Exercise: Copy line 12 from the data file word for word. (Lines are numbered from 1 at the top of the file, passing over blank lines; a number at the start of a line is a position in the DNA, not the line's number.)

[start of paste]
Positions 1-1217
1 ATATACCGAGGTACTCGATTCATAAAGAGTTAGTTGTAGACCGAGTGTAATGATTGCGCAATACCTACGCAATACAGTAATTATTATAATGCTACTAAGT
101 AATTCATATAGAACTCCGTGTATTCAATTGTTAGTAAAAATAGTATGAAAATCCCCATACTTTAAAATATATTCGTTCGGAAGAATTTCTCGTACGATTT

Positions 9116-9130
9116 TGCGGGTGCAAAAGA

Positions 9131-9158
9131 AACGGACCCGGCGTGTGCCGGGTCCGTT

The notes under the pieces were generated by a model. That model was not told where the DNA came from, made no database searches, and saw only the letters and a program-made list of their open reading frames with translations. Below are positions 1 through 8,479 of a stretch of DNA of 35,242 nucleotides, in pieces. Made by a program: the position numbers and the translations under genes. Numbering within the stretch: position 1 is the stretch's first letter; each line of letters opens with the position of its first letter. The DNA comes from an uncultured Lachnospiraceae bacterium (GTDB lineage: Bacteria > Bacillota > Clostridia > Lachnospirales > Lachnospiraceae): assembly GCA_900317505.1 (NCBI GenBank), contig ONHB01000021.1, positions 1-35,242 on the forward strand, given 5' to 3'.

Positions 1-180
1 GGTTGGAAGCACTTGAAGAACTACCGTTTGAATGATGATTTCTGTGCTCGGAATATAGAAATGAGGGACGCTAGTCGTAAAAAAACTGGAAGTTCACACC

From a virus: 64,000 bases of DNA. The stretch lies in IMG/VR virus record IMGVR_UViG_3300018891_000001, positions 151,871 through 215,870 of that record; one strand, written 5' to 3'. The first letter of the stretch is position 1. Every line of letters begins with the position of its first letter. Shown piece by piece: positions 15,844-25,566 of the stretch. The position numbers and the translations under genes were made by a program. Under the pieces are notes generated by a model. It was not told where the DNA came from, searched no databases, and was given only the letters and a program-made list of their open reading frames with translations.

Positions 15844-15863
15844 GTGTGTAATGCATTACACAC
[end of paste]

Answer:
Positions 15844-15863